LOUISVILLE, KY (WAVE) - Those who spun a wheel at Wick's Pizza & Pub in the Highlands Monday had more opportunities to play Kentucky Lottery's newest game, Keno.
"It's all about frequency of play," Lottery CEO Arch Gleason said. "Another game, every five minutes."
It didn't even take Evette Thomas that long to get her system solidified.
"I'm goin' birthday's and ages," she said. "My sisters' and Mom's birthdays and ages. I'm just burning away my lunch hour."
Keno allows bettors to play as many as 10 numbers of the 80 numbers on its board. Wagers can be as little as $1 and up to $240 per play.
That's part of the reason lottery officials targeted Keno to bars, restaurants and convenience stores that offer more than get and go. The longer folks play, the longer they'll stay.
"And get another beverage, another sandwich, and enjoy a little boost to all of their business," Gleason said.
"We're certainly looking toward that," Wick's marketing Director Ashley Isaacs said. "But we're also looking for something that brings excitement to our customers."
Lottery officials forecast Keno generating about $2,000 in sales per week per site, or about $28 million from 400 sites for the nine months remaining in Kentucky's current budget year. About $8 million would go directly to the Commonwealth.
"We're hoping it'll be a net gain in sales over the life of the game," Gleason said. "But obviously we need to keep sales in Kentucky."
If Carol Hawkins' experience is typical, the Lottery's greatest challenge could be preserving its share of the bettors' pie.
"I don't gamble much but like playing the ponies," Hawkins said. "I like this (Keno). Probably will play it more than the lottery."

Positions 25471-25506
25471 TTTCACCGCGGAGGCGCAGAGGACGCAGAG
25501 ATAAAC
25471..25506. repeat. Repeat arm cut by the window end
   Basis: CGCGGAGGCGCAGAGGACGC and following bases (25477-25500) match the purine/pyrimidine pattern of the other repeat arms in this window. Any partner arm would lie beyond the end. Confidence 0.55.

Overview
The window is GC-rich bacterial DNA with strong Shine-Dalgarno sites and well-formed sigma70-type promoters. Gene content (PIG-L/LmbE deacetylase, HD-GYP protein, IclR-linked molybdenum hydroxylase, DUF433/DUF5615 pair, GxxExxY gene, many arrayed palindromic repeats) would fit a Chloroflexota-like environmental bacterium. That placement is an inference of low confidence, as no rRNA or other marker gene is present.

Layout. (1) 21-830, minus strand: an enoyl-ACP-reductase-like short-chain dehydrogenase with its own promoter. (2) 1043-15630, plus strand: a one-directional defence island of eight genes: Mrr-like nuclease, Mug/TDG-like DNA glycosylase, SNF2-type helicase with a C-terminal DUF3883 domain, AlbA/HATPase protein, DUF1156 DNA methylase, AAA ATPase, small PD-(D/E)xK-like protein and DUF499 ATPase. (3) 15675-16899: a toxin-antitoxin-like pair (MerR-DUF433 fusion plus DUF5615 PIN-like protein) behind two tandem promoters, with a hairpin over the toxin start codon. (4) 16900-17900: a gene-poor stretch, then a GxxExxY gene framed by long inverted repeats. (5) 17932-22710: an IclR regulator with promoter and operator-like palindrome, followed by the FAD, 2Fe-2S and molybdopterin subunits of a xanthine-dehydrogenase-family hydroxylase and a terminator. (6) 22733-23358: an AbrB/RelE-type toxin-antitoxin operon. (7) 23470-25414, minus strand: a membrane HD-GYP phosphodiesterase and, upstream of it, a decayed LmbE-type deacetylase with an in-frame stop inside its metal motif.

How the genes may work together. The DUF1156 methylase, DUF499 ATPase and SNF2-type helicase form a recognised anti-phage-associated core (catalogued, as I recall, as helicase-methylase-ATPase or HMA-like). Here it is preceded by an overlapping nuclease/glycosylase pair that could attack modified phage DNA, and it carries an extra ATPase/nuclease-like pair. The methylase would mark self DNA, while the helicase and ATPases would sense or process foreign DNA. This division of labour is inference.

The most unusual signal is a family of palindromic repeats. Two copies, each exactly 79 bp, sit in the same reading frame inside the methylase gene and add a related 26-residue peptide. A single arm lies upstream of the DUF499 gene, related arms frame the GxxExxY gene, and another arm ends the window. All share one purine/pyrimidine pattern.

But Keno was drawing criticism well before its formal rollout.
"We keep redefining what the lottery is," said Martin Cothran, spokesman for The Family Foundation, a conservative group opposed to gaming. "It's Robin Hood in reverse; robbing from the poor and giving to the rich. It's not gonna be very good for the horse industry."
The Family Foundation plan to press the next session of the General Assembly to order Keno scrapped. "It's expansion without legislative approval," Cothran said.
"We didn't even have a shot at it," claimed Joe Melton, owner of Discount Cigarettes near the Outer Loop. "They (Keno's chosen retailers) shouldn't have it unless everybody gets a shot at it."
"Other retailers will have an opportunity to join as the program expands," Gleason said. Lottery officials are hopeful that 675 outlets will offer Keno in the next five years, generating up to $100 million in annual revenue.
How Keno plays out may well depend on logistics.
"For now, we're just playing it by ear," Wick's Isaacs said. "If it gets to the point where we need to add a person specifically to handle (Keno sales), we'll certainly do it."